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About 7,000 people are diagnosed with pancreatic cancer in the UK each year. We don't know what causes it to develop, but research into this is ongoing. Like all cancers, pancreatic cancer isn’t infectious and can’t be passed on to other people.
Things that can increase your risk of developing a disease are called risk factors. Risk factors for pancreatic cancer include: age, smoking, diet and bodyweight, a condition called chronic pancreatitis, diabetes, and inherited faulty genes. Most pancreatic cancers happen by chance and don’t run in families.
As people get older, their risk of developing pancreatic cancer increases. It mainly affects people in middle and old age and is rare in younger people. About 3 out of 4 people who develop pancreatic cancer (75%) are 65 or older.
About 1 in 5 pancreatic cancers in the UK (20%) may be due to smoking. People who chew tobacco are also at an increased risk.
A diet that contains large amounts of red or processed meat may increase the risk of developing pancreatic cancer. Processed meats include ham, sausages, bacon and burger patties. Regularly eating a diet that is high in fat and sugar and low in fresh fruit and vegetables may also increase the risk.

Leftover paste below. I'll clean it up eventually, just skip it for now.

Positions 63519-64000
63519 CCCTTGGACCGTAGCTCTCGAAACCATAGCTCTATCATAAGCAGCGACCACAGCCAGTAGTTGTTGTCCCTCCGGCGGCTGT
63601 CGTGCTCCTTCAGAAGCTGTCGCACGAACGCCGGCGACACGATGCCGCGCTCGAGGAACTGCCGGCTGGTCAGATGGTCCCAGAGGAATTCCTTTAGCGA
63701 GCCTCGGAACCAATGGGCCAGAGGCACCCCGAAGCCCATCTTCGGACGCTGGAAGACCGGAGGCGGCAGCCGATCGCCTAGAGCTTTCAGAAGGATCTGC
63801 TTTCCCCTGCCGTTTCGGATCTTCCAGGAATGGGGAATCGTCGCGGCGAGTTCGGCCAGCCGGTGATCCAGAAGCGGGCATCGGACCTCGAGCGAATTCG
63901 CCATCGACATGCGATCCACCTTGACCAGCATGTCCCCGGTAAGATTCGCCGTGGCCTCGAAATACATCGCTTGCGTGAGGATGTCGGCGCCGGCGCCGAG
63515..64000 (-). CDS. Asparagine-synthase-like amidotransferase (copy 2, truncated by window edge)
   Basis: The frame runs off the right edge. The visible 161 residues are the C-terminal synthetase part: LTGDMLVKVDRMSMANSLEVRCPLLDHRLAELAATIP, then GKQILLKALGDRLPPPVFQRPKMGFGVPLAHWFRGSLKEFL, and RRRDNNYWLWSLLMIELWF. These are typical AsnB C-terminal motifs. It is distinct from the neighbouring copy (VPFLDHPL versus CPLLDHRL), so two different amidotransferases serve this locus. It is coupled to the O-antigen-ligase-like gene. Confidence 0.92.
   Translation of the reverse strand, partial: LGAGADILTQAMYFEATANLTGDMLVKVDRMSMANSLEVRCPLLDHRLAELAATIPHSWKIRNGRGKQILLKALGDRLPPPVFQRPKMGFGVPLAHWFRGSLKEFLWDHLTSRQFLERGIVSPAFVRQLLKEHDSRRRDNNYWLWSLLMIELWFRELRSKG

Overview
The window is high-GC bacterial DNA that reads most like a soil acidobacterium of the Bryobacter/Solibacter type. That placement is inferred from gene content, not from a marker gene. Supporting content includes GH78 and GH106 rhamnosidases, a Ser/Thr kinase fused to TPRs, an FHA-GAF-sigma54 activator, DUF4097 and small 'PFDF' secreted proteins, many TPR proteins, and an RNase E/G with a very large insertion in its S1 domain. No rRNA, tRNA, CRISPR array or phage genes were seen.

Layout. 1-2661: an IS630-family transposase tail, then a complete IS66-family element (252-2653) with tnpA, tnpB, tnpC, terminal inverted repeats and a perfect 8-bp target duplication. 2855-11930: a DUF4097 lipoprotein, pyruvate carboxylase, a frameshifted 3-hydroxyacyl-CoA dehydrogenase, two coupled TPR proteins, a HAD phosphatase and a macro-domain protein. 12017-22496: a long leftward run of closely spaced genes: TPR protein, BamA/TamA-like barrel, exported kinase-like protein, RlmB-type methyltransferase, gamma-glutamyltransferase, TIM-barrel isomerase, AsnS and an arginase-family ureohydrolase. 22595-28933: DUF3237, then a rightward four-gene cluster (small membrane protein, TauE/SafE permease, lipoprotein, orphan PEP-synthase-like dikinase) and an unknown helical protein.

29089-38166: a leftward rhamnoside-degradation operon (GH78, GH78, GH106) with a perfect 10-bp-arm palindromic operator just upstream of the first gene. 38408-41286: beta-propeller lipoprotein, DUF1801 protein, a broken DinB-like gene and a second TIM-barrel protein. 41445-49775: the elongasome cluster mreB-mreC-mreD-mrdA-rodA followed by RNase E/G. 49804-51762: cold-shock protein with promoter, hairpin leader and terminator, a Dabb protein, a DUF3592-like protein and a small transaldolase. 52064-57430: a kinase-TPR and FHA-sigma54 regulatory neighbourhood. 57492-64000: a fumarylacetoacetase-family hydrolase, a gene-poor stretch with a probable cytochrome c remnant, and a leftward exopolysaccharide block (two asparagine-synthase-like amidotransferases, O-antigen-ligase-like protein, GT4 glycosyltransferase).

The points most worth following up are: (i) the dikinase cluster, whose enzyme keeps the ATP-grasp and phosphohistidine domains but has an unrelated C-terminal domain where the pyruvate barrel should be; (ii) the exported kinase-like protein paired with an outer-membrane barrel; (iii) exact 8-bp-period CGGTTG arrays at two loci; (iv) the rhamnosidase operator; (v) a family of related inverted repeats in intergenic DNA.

Drinking alcohol in moderation doesn’t affect the risk of developing pancreatic cancer, but drinking large amounts of alcohol regularly may increase the risk, especially in people who smoke.
Some studies have found that being very overweight and being physically inactive may increase the risk of pancreatic cancer.
People who have a condition called chronic pancreatitis, in which the pancreas is inflamed, tender and swollen over a long period of time, are more likely to develop pancreatic cancer. The risk of developing pancreatic cancer is highest for people who have chronic pancreatitis due to a rare inherited condition called hereditary pancreatitis.
Having diabetes increases the risk of developing cancer of the pancreas. But, diabetes is common and the vast majority of people with diabetes won’t develop pancreatic cancer.
Most cancers of the pancreas are not caused by an inherited faulty gene, and so members of your family are very unlikely to be at an increased risk of pancreatic cancer because you have it.
Most people who develop pancreatic cancer have no previous family history of the condition. However, about 5-10 out of every 100 cases of pancreatic cancer (5-10%) may be linked to faulty genes that can run in families. If two or more people on the same side of a family have pancreatic cancer, this may be a sign that other people in the family are at an increased risk too.
There are a number of different gene changes that can increase your risk of developing cancer of the pancreas. These include:
Content last reviewed: 1 December 2010
Next planned review: 2013
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